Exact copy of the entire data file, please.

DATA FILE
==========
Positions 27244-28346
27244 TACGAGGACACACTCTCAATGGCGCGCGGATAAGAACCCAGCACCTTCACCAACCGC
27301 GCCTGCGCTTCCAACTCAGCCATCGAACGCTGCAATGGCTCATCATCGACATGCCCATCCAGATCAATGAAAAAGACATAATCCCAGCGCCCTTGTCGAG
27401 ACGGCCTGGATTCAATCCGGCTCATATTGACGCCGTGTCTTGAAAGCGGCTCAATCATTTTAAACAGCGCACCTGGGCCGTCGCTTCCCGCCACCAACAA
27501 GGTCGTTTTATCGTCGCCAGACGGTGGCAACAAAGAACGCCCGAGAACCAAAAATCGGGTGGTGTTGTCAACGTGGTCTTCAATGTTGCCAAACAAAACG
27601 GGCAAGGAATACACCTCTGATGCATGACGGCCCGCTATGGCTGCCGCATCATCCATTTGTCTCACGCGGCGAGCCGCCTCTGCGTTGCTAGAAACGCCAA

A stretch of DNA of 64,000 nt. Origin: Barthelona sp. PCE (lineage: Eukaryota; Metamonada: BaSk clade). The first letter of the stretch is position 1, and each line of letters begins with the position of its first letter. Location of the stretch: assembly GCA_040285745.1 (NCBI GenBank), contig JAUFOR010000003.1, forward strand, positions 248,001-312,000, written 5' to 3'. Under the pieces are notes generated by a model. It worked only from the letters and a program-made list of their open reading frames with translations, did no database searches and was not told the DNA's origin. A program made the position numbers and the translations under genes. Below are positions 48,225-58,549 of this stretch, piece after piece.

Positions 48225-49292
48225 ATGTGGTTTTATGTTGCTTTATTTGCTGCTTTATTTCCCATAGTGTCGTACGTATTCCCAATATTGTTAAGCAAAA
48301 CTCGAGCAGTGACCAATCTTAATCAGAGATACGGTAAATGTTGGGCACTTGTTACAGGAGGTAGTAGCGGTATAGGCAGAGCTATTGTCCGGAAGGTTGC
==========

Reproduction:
Positions 27244-28346
27244 TACGAGGACACACTCTCAATGGCGCGCGGATAAGAACCCAGCACCTTCACCAACCGC
27301 GCCTGCGCTTCCAACTCAGCCATCGAACGCTGCAATGGCTCATCATCGACATGCCCATCCAGATCAATGAAAAAGACATAATCCCAGCGCCCTTGTCGAG
27401 ACGGCCTGGATTCAATCCGGCTCATATTGACGCCGTGTCTTGAAAGCGGCTCAATCATTTTAAACAGCGCACCTGGGCCGTCGCTTCCCGCCACCAACAA
27501 GGTCGTTTTATCGTCGCCAGACGGTGGCAACAAAGAACGCCCGAGAACCAAAAATCGGGTGGTGTTGTCAACGTGGTCTTCAATGTTGCCAAACAAAACG
27601 GGCAAGGAATACACCTCTGATGCATGACGGCCCGCTATGGCTGCCGCATCATCCATTTGTCTCACGCGGCGAGCCGCCTCTGCGTTGCTAGAAACGCCAA

A stretch of DNA of 64,000 nt. Origin: Barthelona sp. PCE (lineage: Eukaryota; Metamonada: BaSk clade). The first letter of the stretch is position 1, and each line of letters begins with the position of its first letter. Location of the stretch: assembly GCA_040285745.1 (NCBI GenBank), contig JAUFOR010000003.1, forward strand, positions 248,001-312,000, written 5' to 3'. Under the pieces are notes generated by a model. It worked only from the letters and a program-made list of their open reading frames with translations, did no database searches and was not told the DNA's origin. A program made the position numbers and the translations under genes. Below are positions 48,225-58,549 of this stretch, piece after piece.

Positions 48225-49292
48225 ATGTGGTTTTATGTTGCTTTATTTGCTGCTTTATTTCCCATAGTGTCGTACGTATTCCCAATATTGTTAAGCAAAA
48301 CTCGAGCAGTGACCAATCTTAATCAGAGATACGGTAAATGTTGGGCACTTGTTACAGGAGGTAGTAGCGGTATAGGCAGAGCTATTGTCCGGAAGGTTGC